The group outfitted three women between 23 and 26 weeks pregnant with tiny cameras and sent them to 18 clinics pretending to seek abortions. They were unable to gain access to other clinics because of scheduling conflicts and because they were too far along in their pregnancies. Rose said the women were recruited and paid between $1,000 and $2,500.
The videos come at a time of particular upheaval over abortion. Several states have passed laws severely restricting access to the procedure, which abortion rights groups have challenged or intend to in court. Many of those laws target early-stage pregnancy, but in recent years, late-term abortions have been more controversial. Most states have some restrictions on late abortions, according to the Guttmacher Institute, a nonprofit reproductive health research center.
In Maryland and Virginia, abortions are not allowed beyond when the fetus becomes viable, except in situations where the woman’s “life and health” are threatened. Maryland also allows exceptions for fetal abnormalities. In both states, the doctor performing the abortion makes those determinations. In Virginia, a second doctor must approve it.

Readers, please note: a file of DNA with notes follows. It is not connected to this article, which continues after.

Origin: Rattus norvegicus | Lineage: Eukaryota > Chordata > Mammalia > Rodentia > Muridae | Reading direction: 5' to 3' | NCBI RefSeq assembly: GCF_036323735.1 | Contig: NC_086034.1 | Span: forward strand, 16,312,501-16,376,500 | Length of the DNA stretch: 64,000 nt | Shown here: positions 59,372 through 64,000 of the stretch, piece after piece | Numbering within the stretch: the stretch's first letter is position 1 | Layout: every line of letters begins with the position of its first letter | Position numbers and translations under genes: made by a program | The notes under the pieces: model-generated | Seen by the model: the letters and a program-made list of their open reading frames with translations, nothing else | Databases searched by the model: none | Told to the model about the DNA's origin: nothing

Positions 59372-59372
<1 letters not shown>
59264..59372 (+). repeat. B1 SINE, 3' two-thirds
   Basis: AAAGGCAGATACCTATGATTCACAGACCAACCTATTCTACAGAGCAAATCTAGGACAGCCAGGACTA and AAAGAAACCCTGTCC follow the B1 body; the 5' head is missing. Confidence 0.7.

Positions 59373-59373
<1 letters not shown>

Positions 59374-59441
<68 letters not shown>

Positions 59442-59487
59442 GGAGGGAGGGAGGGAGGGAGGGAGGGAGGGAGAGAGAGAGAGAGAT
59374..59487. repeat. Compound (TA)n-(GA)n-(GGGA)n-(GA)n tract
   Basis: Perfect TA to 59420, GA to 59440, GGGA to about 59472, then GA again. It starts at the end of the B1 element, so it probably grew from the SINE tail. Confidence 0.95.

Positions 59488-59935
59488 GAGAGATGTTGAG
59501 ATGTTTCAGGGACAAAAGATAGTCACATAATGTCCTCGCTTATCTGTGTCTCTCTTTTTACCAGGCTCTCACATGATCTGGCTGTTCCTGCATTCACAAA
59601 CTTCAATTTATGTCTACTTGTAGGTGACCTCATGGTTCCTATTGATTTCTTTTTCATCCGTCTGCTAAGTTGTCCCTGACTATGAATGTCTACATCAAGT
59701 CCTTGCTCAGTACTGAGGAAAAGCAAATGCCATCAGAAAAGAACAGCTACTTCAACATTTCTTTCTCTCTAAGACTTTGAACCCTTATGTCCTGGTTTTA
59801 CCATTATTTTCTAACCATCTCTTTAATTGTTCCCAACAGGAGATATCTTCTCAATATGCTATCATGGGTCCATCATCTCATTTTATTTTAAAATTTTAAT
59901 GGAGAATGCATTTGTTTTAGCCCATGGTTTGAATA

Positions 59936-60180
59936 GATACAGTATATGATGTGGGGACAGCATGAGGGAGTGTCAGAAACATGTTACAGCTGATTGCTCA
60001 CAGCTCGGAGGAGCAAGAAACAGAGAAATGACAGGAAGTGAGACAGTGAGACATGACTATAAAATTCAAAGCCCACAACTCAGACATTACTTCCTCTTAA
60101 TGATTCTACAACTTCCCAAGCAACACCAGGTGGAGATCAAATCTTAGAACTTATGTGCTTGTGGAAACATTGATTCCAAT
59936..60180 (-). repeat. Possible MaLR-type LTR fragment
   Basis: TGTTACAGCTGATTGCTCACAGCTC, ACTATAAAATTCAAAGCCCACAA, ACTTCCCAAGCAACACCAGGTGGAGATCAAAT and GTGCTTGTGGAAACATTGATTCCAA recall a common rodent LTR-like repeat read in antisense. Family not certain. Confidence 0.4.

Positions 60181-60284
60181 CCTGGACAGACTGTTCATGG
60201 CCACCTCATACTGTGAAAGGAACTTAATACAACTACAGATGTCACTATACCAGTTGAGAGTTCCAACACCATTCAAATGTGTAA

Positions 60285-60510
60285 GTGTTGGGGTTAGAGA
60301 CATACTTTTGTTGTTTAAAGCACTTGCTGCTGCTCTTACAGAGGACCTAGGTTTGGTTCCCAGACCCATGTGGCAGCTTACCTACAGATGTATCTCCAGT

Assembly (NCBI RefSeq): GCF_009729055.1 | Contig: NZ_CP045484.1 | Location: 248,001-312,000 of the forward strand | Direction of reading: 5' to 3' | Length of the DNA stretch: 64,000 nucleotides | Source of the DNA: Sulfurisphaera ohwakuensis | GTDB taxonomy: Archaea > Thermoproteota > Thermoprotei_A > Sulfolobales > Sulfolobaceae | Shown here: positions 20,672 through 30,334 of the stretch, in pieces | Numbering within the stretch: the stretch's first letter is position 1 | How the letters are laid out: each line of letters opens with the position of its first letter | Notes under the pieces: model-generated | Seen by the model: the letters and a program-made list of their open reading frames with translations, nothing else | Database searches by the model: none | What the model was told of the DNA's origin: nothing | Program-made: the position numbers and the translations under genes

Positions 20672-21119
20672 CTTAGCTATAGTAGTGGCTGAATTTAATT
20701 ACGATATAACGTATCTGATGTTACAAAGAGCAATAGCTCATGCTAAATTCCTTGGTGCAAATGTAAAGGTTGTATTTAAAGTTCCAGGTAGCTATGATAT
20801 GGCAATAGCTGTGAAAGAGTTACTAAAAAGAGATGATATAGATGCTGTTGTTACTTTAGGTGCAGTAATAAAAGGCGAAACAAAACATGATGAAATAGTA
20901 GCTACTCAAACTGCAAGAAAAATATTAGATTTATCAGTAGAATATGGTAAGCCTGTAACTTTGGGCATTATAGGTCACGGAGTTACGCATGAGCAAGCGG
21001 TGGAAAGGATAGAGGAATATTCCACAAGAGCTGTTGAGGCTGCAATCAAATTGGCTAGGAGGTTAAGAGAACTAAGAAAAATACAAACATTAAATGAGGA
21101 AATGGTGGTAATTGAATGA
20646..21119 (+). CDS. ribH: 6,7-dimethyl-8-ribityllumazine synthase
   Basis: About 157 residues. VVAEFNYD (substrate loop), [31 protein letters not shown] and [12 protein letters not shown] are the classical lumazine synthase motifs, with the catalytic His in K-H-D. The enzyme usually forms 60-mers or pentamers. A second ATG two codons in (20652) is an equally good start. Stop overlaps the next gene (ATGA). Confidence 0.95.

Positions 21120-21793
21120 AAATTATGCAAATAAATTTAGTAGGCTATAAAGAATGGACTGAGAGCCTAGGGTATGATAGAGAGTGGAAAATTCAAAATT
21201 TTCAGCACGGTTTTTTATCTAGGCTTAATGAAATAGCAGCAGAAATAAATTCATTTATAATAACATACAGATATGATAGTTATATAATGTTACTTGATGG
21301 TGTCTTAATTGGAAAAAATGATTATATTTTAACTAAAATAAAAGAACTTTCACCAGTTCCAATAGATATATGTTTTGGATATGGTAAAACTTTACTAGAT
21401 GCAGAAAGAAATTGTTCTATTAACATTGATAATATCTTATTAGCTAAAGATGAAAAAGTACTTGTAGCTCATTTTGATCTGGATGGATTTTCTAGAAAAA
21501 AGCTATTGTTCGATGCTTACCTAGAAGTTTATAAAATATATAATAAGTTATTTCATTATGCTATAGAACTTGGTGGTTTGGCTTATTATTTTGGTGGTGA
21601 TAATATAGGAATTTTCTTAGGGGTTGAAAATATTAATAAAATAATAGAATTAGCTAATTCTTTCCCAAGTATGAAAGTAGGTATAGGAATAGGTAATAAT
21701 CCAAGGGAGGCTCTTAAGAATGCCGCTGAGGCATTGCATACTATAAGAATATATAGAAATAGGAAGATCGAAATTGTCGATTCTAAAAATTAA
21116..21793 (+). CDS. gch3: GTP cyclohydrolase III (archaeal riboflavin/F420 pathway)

The District has the fewest restrictions, with no specific rules governing late-term abortions.
More than 88 percent of the 1.2 million abortions performed each year in the United States are done in the first trimester, and most doctors will not perform them beyond 24 weeks because of moral qualms, legal concerns or lack of experience. Barely 1 percent of procedures — perhaps about 15,000 each year — are done after 21 weeks. At 37 weeks, a baby is generally considered full-term. No group has statistics on how many fetuses survive an abortion, experts said.
But it can happen when doctors use suppositories to help open a woman’s cervix days before the abortion. The suppositories can, in rare instances, trigger labor.
Bonnie Hope Arzuaga, a Chicago neonatologist who co-wrote a 2011 study in the journal Pediatrics that looked at the limits of viability, said the lack of clarity in the federal Born-Alive law often leaves the decision up to the states and the individual doctor.
“You have to use your professional judgment, you have to use ethical principles, and a lot of times law and ethics don’t agree,” she said. People don’t realize that physical intervention to resuscitate a 23-week-old infant can cause major damage to its lungs and brain, she said.